The International Network Against CyberHate (INACH) recently held its annual conference which brought together key players from civil society, law enforcement and the industry to discuss how Cyberhate could best be tackled through partnerships. The presentations brought to light several interesting points on how to tackle cyberhate.

From law enforcement, the presentations showed that the very process of fighting cyberhate is a very time consuming and lengthy one. Websites that spread hate can take several months to several years to be taken down, especially for international websites. Removing such content from the internet often requires the clearing of many legal hurdles such as a clear mandate from a court, an official request from one law enforcement agency to another in case of international websites etc. This basically means that for individuals seeking for redress or that have been directly targeted by a specific website, the process can be extremely long and complex.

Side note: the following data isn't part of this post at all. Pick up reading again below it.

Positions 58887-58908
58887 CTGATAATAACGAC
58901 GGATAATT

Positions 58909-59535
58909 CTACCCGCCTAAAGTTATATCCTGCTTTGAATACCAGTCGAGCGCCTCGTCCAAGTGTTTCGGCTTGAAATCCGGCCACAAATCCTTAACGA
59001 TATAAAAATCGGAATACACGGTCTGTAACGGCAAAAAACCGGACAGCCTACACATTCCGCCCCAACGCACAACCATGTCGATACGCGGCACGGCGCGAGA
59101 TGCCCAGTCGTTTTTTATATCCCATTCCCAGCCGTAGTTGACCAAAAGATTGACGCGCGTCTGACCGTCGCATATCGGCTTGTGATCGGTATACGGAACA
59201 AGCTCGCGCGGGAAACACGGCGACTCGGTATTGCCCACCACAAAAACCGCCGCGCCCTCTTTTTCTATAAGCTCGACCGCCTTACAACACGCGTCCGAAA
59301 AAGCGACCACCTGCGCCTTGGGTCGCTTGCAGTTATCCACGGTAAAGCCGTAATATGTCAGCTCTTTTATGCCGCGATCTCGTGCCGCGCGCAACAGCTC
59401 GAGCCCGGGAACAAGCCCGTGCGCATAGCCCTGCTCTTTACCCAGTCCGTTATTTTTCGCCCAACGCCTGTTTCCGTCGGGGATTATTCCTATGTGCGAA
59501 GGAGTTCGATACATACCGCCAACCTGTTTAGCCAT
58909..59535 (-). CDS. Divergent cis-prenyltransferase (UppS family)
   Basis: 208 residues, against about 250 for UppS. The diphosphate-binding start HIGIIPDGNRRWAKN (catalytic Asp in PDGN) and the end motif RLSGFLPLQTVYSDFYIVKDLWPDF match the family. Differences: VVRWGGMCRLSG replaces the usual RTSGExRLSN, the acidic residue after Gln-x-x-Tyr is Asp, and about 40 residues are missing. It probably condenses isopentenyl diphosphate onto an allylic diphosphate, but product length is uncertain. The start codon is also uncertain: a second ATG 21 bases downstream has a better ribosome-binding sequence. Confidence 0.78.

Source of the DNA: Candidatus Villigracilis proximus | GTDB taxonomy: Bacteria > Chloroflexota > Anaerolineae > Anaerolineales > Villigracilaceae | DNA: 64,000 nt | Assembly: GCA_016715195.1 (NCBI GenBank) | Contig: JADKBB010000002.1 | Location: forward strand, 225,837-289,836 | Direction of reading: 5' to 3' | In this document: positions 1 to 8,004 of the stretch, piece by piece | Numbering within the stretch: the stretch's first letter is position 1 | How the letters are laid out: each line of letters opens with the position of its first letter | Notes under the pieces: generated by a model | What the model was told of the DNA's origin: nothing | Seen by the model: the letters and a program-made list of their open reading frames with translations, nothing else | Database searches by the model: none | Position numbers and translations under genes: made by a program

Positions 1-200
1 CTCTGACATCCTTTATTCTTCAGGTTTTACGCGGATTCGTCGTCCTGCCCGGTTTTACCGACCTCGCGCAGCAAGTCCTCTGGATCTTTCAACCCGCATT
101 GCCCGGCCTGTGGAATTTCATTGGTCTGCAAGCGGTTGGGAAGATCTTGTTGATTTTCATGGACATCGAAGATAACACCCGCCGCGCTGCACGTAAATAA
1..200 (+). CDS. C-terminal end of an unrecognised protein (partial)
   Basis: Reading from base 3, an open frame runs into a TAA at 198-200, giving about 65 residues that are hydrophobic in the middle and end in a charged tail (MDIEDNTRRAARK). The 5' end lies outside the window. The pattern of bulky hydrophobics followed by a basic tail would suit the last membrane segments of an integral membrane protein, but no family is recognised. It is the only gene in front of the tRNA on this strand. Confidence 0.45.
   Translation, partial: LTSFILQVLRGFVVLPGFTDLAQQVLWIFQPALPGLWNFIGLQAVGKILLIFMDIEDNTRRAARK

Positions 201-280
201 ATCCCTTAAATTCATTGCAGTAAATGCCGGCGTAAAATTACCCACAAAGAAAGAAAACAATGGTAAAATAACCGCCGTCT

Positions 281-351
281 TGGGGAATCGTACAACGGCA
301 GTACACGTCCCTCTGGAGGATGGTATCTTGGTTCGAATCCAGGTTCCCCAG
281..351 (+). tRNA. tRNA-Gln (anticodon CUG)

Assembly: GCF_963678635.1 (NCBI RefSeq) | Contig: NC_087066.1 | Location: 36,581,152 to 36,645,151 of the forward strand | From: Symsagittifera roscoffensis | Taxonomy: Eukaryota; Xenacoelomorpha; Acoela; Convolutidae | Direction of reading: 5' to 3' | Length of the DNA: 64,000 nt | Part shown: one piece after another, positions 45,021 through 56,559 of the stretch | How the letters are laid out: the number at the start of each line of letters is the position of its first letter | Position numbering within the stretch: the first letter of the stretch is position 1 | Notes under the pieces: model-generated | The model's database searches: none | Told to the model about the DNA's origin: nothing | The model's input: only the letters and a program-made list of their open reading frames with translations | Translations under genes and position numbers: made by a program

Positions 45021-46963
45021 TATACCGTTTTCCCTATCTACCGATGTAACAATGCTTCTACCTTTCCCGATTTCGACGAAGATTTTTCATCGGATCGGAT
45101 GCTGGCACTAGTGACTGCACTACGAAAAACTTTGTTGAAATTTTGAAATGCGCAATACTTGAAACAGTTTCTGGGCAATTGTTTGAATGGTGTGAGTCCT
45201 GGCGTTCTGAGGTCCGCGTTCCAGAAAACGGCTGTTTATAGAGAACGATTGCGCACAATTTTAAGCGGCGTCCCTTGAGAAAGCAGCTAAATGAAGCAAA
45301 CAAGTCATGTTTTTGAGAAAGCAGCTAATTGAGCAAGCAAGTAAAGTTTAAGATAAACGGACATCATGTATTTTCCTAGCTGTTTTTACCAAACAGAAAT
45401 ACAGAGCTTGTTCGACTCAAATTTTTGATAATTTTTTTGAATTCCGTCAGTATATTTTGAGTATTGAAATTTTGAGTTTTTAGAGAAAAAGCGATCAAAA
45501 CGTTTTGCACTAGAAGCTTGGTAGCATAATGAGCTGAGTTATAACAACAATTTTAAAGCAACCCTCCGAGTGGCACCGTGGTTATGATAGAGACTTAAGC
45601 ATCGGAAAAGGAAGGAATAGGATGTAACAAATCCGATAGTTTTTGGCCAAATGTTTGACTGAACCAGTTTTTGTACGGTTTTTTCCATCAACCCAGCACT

From the industry represented by Facebook and Twitter, most of the solutions involve reporting followed up by moderation and take-down. More recently, many social networks including Facebook and Twitter have started partnering up with local civil society organisations and providing them privileged access to reporting tools and the moderation team to take down material faster. Another recent trend is the encouragement of counter-speech, namely individuals that retaliate against negative messages with a flood of positive ones.

Finally, the civil society organisations presented many activities and good practices from their respective networks, ranging from tools to be used in classrooms to coordination and cooperation work on an international level.